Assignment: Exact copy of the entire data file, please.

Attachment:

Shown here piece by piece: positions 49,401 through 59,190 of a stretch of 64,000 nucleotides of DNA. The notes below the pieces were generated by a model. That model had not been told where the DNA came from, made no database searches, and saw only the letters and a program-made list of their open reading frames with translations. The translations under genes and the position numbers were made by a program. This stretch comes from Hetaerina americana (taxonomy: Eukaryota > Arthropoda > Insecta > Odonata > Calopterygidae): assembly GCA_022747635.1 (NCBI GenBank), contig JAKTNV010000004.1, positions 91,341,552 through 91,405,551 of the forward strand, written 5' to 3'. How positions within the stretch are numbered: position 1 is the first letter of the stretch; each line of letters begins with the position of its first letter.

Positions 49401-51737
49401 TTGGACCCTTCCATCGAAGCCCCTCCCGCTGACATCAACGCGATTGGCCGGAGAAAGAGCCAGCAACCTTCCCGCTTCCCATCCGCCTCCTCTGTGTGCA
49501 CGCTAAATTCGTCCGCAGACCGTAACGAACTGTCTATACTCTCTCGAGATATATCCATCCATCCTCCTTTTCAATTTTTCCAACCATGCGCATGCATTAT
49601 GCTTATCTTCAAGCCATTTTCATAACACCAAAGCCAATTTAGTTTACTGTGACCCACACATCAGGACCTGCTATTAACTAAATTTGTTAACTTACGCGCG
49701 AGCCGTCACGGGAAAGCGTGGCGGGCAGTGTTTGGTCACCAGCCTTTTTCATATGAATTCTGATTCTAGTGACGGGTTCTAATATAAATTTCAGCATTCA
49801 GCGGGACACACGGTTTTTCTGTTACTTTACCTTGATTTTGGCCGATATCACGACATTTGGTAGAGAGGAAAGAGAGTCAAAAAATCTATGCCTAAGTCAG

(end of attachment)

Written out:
Shown here piece by piece: positions 49,401 through 59,190 of a stretch of 64,000 nucleotides of DNA. The notes below the pieces were generated by a model. That model had not been told where the DNA came from, made no database searches, and saw only the letters and a program-made list of their open reading frames with translations. The translations under genes and the position numbers were made by a program. This stretch comes from Hetaerina americana (taxonomy: Eukaryota > Arthropoda > Insecta > Odonata > Calopterygidae): assembly GCA_022747635.1 (NCBI GenBank), contig JAKTNV010000004.1, positions 91,341,552 through 91,405,551 of the forward strand, written 5' to 3'. How positions within the stretch are numbered: position 1 is the first letter of the stretch; each line of letters begins with the position of its first letter.

Positions 49401-51737
49401 TTGGACCCTTCCATCGAAGCCCCTCCCGCTGACATCAACGCGATTGGCCGGAGAAAGAGCCAGCAACCTTCCCGCTTCCCATCCGCCTCCTCTGTGTGCA
49501 CGCTAAATTCGTCCGCAGACCGTAACGAACTGTCTATACTCTCTCGAGATATATCCATCCATCCTCCTTTTCAATTTTTCCAACCATGCGCATGCATTAT
49601 GCTTATCTTCAAGCCATTTTCATAACACCAAAGCCAATTTAGTTTACTGTGACCCACACATCAGGACCTGCTATTAACTAAATTTGTTAACTTACGCGCG
49701 AGCCGTCACGGGAAAGCGTGGCGGGCAGTGTTTGGTCACCAGCCTTTTTCATATGAATTCTGATTCTAGTGACGGGTTCTAATATAAATTTCAGCATTCA
49801 GCGGGACACACGGTTTTTCTGTTACTTTACCTTGATTTTGGCCGATATCACGACATTTGGTAGAGAGGAAAGAGAGTCAAAAAATCTATGCCTAAGTCAG